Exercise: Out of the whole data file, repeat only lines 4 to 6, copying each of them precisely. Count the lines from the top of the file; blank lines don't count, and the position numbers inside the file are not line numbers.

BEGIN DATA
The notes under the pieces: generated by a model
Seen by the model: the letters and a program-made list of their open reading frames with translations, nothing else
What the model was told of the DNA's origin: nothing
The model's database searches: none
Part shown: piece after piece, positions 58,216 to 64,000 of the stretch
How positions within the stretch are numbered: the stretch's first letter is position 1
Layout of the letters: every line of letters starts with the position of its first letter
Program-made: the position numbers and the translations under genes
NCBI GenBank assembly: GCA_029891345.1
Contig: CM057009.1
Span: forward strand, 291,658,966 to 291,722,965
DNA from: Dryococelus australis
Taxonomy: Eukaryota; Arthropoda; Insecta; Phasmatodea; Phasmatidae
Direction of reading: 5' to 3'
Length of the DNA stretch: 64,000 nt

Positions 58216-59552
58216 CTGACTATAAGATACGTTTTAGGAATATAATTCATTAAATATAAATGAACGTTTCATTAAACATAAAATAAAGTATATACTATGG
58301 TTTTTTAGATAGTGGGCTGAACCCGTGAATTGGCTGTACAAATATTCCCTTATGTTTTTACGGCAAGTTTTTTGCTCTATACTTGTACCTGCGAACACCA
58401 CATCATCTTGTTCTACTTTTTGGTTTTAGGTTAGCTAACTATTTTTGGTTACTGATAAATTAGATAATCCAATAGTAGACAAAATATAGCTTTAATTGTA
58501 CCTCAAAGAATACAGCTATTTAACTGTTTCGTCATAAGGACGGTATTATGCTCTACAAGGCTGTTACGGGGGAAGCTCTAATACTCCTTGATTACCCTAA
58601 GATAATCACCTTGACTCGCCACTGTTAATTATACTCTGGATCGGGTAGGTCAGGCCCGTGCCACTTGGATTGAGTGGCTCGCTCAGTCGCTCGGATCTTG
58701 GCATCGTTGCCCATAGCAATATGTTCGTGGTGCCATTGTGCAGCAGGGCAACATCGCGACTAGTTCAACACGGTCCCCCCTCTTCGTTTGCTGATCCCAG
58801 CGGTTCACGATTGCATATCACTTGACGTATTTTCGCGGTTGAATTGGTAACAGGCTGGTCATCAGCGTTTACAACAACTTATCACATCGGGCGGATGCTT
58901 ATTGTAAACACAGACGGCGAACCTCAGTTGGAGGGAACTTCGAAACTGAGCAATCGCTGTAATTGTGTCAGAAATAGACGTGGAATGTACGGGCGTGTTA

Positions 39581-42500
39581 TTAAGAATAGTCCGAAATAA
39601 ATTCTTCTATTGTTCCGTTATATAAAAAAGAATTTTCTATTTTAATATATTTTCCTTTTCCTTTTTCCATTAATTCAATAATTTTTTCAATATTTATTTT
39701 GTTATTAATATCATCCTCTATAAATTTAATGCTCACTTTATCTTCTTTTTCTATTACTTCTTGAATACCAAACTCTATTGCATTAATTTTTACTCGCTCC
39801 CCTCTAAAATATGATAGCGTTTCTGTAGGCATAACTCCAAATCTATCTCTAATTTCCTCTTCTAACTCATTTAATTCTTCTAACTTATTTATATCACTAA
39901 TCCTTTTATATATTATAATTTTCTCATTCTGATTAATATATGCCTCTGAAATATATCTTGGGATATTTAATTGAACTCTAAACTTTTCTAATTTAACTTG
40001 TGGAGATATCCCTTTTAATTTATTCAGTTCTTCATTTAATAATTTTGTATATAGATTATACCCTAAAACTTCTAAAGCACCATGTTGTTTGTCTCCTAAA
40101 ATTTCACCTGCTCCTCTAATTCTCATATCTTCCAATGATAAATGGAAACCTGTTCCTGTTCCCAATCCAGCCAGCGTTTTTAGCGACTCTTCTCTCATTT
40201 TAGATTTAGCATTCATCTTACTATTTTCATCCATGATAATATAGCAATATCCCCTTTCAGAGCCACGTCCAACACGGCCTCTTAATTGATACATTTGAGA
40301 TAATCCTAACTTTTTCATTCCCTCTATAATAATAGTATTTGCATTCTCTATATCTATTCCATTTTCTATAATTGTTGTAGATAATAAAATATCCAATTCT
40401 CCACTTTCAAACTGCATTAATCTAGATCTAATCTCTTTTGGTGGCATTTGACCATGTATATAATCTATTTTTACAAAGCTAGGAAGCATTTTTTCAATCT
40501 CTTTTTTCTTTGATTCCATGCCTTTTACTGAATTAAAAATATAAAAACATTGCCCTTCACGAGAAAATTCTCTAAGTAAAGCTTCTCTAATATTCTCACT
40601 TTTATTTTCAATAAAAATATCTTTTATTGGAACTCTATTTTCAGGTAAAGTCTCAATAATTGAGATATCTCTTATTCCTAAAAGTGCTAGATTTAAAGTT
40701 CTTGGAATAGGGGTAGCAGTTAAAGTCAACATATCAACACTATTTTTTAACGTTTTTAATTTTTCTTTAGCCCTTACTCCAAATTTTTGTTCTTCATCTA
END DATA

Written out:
The model's database searches: none
Part shown: piece after piece, positions 58,216 to 64,000 of the stretch
How positions within the stretch are numbered: the stretch's first letter is position 1